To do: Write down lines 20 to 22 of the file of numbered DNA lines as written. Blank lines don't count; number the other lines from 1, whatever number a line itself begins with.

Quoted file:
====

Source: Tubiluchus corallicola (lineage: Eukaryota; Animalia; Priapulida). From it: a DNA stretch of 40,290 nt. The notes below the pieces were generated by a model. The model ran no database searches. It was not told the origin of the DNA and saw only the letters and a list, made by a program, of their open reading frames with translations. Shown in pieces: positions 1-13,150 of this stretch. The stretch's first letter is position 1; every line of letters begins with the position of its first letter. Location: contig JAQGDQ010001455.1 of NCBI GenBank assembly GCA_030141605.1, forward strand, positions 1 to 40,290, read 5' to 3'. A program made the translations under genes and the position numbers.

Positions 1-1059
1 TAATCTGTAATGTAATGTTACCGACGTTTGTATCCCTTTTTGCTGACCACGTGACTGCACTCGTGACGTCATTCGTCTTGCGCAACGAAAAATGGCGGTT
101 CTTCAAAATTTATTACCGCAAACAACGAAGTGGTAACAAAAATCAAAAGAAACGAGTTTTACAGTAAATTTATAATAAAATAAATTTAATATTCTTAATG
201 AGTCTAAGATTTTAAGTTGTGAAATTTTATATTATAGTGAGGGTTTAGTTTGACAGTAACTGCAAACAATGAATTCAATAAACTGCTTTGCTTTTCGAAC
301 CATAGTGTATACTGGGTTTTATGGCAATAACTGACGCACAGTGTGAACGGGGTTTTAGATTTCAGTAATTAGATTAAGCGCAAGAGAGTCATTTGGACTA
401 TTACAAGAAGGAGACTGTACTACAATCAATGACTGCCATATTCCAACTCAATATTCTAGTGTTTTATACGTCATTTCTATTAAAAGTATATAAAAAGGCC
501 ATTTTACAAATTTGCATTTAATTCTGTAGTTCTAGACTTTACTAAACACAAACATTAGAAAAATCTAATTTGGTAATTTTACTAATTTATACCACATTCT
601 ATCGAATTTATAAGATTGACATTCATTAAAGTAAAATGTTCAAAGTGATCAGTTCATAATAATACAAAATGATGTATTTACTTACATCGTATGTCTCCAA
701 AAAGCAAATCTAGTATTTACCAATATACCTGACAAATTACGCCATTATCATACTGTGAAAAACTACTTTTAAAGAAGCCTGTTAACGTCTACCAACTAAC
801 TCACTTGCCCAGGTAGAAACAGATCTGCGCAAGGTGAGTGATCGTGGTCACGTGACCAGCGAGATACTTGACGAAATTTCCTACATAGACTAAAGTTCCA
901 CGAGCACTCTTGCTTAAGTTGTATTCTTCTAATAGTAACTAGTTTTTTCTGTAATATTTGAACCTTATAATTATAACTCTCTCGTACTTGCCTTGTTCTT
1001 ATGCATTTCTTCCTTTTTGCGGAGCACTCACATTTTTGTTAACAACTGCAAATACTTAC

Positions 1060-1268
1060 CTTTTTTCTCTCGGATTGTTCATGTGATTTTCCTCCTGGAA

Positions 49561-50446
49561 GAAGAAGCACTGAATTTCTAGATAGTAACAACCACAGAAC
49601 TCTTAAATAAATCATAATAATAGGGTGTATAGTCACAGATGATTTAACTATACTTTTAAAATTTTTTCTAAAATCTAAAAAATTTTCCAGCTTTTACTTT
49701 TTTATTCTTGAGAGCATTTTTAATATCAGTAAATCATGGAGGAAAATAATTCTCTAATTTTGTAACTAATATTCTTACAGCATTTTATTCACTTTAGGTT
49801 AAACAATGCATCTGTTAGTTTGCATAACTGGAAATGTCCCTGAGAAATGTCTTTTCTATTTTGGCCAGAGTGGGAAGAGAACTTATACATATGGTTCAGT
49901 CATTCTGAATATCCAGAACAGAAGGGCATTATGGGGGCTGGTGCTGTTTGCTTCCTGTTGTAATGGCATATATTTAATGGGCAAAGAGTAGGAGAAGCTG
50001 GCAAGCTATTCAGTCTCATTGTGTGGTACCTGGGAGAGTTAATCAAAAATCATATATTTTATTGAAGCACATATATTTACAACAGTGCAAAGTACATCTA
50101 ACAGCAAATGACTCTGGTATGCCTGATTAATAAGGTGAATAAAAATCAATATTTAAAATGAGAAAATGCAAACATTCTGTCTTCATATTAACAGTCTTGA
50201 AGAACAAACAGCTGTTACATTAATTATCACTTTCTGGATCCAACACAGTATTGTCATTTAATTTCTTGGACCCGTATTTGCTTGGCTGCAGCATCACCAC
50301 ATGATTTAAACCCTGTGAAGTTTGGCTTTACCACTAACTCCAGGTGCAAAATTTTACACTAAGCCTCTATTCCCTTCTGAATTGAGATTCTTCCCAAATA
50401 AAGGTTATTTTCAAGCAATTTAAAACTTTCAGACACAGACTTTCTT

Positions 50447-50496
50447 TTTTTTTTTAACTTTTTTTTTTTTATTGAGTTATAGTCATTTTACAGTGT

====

49801 AAACAATGCATCTGTTAGTTTGCATAACTGGAAATGTCCCTGAGAAATGTCTTTTCTATTTTGGCCAGAGTGGGAAGAGAACTTATACATATGGTTCAGT
49901 CATTCTGAATATCCAGAACAGAAGGGCATTATGGGGGCTGGTGCTGTTTGCTTCCTGTTGTAATGGCATATATTTAATGGGCAAAGAGTAGGAGAAGCTG
50001 GCAAGCTATTCAGTCTCATTGTGTGGTACCTGGGAGAGTTAATCAAAAATCATATATTTTATTGAAGCACATATATTTACAACAGTGCAAAGTACATCTA